5 Essential VIM Plugins That Greatly Increase my Productivity

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There are a lot of VIM plugins to choose from. An individual's list of what would be considered "essential" is largely a personal matter. For any given plugin, there is also probably going to be an excellent alternative plugin that does the same basic thing in a slightly different way. I'm just starting to use VIM for more than just quick edits of files on a server, and the plugins below are solving very specific workflow issues that I've encountered while learning to be productive in VIM.

warning: watch out for plugins, generally. For many (some included in my list of favorites here) might hamper your ability to understand the core functionality of VIM. Many times the problem is best solved by understanding how you can accomplish the task with just VIM, and not a plugin. One of the biggest barriers I had with getting over the initial learning curve was over-saturation with plugins, as I wrote here.


If any of these plugins had an "absolutely" in front of its "essential" descriptor, it would be Vundle.

Vundle is short for VIM Bundle. It is spiritually alike to Bundler, and provides a clean easy way to manage plugins that you install. In past VIM efforts, I didn't use any sort of scheme for managing plugins, and it was allways a complete mess. Vundle has solved this for me completely.

Vundle also allows me to rapidly reconfigure my setup across multiple machines, which can be a real boost. It isn't really a day-to-day productivity booster, but when you need it, it is great to have it configured.


One of the first walls I hit was "how the heck do I navigate files in a project?"

The solution is multi-pronged, and starts with NERDTree. The NERD Tree is a filesystem explorer that looks something like this:


It opens to your current directory, and allows you to drill down into folders. This allows you to traverse your project and open files. It also has file management capabilities for creating, deleting, and other common tasks.

NERDTree is fantastic for hunting something down, but there are other tools that help solve this problem in different ways.

note: I was chastised a bit for this one on Hacker News. NERDTree is big, and you might have better luck with netrw as suggested. I plan on digging in to :h netrw to see if I can drop NERDTree off this list of (my) essentials.


Full path fuzzy file, buffer, mru, tag, ... finder for Vim.

ctrlp is rad. It really lets you fly around your project's files. After a quick let g:ctrlp_map = '<c-p>' to map it to a hotkey, you are off to the races. It has different modes that allow you to jump to files, buffers, most recently used, as well as tags.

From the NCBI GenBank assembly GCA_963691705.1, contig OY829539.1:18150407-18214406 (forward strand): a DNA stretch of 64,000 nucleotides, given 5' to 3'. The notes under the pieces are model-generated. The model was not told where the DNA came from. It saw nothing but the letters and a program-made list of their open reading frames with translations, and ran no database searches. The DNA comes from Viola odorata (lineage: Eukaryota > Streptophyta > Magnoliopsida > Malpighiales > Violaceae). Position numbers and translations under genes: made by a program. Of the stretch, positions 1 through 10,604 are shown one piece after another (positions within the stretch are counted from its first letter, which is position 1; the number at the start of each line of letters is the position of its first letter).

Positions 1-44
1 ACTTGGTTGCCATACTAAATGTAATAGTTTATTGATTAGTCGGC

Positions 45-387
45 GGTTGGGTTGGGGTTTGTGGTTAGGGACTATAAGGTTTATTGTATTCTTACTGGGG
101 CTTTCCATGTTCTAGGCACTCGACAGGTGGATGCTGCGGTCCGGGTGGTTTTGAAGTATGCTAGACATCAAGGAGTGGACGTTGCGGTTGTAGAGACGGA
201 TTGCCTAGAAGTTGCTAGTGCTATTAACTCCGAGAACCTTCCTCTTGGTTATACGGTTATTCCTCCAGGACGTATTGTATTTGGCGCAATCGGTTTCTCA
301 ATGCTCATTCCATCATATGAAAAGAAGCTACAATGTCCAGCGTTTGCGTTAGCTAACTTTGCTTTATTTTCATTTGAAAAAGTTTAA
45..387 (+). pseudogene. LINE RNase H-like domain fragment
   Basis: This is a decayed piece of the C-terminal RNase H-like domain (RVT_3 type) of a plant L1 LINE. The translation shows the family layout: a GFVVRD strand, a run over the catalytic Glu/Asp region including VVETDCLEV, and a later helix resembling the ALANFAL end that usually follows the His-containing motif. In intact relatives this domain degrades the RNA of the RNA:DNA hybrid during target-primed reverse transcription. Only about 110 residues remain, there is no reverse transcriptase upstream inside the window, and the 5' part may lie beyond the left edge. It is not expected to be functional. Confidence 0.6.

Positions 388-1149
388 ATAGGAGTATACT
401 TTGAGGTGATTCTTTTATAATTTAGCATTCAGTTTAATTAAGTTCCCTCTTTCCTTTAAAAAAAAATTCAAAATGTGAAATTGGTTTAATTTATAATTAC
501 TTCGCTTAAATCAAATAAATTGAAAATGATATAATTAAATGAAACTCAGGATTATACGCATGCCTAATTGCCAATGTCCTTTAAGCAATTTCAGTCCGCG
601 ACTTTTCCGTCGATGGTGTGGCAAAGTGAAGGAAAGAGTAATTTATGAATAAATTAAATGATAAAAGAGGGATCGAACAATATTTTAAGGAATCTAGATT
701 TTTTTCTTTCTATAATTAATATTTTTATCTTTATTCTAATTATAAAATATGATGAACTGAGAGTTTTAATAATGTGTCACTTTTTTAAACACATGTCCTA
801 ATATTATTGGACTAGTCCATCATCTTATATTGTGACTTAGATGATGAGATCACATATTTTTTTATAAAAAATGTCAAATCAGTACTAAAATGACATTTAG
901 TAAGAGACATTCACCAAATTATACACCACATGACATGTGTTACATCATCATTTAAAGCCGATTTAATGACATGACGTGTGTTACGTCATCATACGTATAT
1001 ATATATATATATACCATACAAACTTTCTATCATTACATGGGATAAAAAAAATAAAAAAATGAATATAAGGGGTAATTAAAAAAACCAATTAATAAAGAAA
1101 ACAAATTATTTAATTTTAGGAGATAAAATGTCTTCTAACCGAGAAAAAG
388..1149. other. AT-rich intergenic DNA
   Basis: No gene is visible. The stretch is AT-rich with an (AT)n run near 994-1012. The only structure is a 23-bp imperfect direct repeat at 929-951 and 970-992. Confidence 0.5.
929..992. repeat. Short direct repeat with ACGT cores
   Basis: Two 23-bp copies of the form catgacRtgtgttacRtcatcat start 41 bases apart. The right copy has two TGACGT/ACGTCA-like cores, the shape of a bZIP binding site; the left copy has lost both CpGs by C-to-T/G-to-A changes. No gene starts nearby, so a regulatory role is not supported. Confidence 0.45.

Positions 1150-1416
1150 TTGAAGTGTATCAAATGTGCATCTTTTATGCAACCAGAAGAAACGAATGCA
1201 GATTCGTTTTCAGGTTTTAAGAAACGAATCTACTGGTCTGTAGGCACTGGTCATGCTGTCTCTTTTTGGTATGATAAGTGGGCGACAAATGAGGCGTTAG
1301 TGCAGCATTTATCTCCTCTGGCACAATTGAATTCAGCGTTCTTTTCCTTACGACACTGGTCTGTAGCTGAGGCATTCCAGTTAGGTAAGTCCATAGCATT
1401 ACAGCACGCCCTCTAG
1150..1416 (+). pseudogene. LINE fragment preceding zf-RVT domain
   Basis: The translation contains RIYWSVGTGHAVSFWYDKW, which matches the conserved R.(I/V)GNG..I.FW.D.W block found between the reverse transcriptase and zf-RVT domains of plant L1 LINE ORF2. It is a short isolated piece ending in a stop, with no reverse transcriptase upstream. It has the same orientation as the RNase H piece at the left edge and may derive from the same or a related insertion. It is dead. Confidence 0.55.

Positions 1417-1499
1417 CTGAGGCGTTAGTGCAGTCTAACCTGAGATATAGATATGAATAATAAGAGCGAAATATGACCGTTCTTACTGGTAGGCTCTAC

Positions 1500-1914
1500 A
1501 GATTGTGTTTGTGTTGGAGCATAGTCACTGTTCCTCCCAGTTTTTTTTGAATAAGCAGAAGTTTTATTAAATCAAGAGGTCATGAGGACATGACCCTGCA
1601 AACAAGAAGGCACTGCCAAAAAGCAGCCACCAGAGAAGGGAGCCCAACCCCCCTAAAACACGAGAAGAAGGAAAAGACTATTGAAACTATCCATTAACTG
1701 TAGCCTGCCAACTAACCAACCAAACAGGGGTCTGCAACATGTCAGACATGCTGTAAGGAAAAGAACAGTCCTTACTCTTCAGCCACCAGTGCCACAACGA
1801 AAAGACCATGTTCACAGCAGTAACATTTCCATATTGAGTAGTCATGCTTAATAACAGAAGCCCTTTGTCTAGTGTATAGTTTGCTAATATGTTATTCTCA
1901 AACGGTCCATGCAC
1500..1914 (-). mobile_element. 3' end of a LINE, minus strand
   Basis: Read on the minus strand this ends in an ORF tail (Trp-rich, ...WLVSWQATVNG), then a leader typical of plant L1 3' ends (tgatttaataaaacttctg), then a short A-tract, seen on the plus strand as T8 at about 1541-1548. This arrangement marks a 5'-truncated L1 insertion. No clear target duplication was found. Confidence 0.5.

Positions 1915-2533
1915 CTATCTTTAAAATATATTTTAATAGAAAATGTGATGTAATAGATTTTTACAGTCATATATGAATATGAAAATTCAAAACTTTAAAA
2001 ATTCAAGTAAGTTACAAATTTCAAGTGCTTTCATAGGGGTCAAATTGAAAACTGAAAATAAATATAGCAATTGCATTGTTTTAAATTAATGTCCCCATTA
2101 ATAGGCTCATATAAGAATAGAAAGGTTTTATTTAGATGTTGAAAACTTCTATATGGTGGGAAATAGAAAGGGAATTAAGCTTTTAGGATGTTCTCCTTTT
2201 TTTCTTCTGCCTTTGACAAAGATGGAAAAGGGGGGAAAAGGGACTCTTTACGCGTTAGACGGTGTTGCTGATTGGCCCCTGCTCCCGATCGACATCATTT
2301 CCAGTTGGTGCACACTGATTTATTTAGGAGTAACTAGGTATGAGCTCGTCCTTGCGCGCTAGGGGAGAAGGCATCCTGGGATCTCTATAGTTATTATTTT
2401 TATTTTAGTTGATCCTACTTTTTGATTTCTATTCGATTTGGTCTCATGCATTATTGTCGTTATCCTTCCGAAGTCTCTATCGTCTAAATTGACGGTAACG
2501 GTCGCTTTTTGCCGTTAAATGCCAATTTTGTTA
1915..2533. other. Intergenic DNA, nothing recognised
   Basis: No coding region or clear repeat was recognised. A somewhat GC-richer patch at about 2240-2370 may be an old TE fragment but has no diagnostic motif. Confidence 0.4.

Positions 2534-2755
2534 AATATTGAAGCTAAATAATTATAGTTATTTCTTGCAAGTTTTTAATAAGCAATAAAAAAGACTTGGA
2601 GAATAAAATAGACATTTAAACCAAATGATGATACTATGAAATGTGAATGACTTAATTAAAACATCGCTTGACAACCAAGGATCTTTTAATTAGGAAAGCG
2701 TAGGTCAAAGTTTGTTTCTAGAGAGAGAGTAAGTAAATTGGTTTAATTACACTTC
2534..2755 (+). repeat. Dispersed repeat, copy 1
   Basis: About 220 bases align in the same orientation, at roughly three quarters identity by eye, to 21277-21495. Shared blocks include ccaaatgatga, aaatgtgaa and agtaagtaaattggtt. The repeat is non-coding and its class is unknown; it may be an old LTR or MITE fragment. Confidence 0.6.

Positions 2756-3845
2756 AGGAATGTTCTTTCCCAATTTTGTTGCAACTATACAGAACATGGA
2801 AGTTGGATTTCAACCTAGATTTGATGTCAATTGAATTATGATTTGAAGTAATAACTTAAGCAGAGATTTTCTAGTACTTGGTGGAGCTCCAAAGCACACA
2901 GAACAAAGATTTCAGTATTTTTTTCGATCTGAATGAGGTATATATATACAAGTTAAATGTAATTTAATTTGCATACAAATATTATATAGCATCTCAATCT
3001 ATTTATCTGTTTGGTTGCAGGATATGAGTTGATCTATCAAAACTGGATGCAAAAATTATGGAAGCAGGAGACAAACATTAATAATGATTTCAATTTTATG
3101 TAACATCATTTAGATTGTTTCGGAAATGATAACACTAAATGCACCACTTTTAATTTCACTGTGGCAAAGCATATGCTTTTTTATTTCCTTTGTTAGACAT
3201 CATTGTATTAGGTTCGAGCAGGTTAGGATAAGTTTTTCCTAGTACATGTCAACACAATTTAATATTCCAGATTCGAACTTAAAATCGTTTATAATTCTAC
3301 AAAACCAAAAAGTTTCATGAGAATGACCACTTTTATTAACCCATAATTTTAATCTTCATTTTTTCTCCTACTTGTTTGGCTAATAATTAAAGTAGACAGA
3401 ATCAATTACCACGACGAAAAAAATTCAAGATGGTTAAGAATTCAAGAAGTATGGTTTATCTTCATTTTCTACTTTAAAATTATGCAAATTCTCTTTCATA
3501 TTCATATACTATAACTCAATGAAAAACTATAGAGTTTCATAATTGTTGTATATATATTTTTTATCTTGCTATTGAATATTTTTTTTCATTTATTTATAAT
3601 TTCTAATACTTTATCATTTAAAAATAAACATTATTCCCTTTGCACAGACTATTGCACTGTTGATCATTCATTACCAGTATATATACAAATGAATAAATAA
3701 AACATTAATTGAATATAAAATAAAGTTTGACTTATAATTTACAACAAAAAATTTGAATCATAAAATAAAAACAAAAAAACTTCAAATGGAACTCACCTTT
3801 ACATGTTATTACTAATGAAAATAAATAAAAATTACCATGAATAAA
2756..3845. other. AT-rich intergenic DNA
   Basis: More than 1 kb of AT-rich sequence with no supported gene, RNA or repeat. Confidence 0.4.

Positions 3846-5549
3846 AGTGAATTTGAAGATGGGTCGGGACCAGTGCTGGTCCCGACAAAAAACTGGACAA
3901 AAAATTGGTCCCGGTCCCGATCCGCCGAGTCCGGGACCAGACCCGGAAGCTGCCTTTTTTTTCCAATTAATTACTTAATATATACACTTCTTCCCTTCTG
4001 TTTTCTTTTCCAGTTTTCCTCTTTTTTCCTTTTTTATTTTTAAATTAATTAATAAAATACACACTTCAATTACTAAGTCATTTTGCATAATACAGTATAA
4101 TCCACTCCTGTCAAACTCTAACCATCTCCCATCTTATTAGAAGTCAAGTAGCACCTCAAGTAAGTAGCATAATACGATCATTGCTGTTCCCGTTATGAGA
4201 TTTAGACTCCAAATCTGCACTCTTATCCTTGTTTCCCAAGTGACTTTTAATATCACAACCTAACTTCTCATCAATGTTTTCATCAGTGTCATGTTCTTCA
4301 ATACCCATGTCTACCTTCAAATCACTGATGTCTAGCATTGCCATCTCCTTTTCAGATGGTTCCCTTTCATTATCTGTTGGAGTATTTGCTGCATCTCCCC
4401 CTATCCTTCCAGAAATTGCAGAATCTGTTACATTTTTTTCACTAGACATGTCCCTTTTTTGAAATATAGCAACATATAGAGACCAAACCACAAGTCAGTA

With no fault to ctrlp, I've had issues with tags and JavaScript. ctags is behind the times, and DoctorJS lost its maintainer. Tern looks to have some promise in this regard, and the VIM plugin is under heavy development. Having solid JS tags would turbo-charge ctrlp for me, so I'm paying close attention to ongoing development.


scrooloose has several awesome VIM plugins, including NERDTree above. I also get a lot of mileage out of Syntastic. It is a simple linter that highlights problems with syntax in a file. It works on save, and provides meaningful feedback about warnings and errors.


Last, but in absolutely no way least, is the elegent EasyMotion. This plugin is all about navigating in the file you are currently editing.


When activated with the word motion, EasyMotion assigns the first letter of every word after the cursor with a letter-based hotkey. After the first 26 letters are used up, it switches to capitals. Those soon change to sections that allow you to "drill in" and get very fine-grained movement across large distances in your file. As your finger muscles get trained, the motion really is easy.

This list isn't exhaustive, by any means. I also have several "essential" plugins that I used specifically related to languages and file types that are common for me. Vundle is probably the most essential out of this list. It has been a huge help over the previous cut-n-paste horrid approach I've used in the past. Running :BundleUpdate and watching Vundle march down my installed plugin list, looking at the github repository for each plugin I've installed, and updating them without any hassle at all is hugely satisfying.

If you are interested, my dotfiles are stored here. They are an ongoing process, but there are some interesting things going on.

I'd love the hear about your essential VIM plugins. I'm always on the hunt for new and interesting additions to my workflow.